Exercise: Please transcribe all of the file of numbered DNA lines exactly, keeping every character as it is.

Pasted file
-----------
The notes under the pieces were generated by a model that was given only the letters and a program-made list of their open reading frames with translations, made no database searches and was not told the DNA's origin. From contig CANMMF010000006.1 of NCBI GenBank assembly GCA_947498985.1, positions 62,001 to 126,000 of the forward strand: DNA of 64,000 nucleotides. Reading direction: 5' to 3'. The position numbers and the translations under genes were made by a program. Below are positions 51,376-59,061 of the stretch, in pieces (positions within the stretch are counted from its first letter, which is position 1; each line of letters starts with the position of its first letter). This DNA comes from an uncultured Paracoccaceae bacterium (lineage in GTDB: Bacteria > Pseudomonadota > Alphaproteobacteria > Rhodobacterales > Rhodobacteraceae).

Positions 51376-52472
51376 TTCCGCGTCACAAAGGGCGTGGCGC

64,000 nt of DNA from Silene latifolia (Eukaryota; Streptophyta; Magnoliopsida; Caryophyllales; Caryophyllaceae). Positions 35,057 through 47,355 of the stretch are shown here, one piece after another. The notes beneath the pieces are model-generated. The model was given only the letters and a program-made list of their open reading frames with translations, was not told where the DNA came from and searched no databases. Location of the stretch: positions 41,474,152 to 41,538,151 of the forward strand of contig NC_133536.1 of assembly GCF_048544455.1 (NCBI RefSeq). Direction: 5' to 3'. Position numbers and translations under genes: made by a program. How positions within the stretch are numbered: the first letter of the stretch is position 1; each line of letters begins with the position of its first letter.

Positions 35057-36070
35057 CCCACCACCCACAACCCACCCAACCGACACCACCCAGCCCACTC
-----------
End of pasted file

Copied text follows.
The notes under the pieces were generated by a model that was given only the letters and a program-made list of their open reading frames with translations, made no database searches and was not told the DNA's origin. From contig CANMMF010000006.1 of NCBI GenBank assembly GCA_947498985.1, positions 62,001 to 126,000 of the forward strand: DNA of 64,000 nucleotides. Reading direction: 5' to 3'. The position numbers and the translations under genes were made by a program. Below are positions 51,376-59,061 of the stretch, in pieces (positions within the stretch are counted from its first letter, which is position 1; each line of letters starts with the position of its first letter). This DNA comes from an uncultured Paracoccaceae bacterium (lineage in GTDB: Bacteria > Pseudomonadota > Alphaproteobacteria > Rhodobacterales > Rhodobacteraceae).

Positions 51376-52472
51376 TTCCGCGTCACAAAGGGCGTGGCGC

64,000 nt of DNA from Silene latifolia (Eukaryota; Streptophyta; Magnoliopsida; Caryophyllales; Caryophyllaceae). Positions 35,057 through 47,355 of the stretch are shown here, one piece after another. The notes beneath the pieces are model-generated. The model was given only the letters and a program-made list of their open reading frames with translations, was not told where the DNA came from and searched no databases. Location of the stretch: positions 41,474,152 to 41,538,151 of the forward strand of contig NC_133536.1 of assembly GCF_048544455.1 (NCBI RefSeq). Direction: 5' to 3'. Position numbers and translations under genes: made by a program. How positions within the stretch are numbered: the first letter of the stretch is position 1; each line of letters begins with the position of its first letter.

Positions 35057-36070
35057 CCCACCACCCACAACCCACCCAACCGACACCACCCAGCCCACTC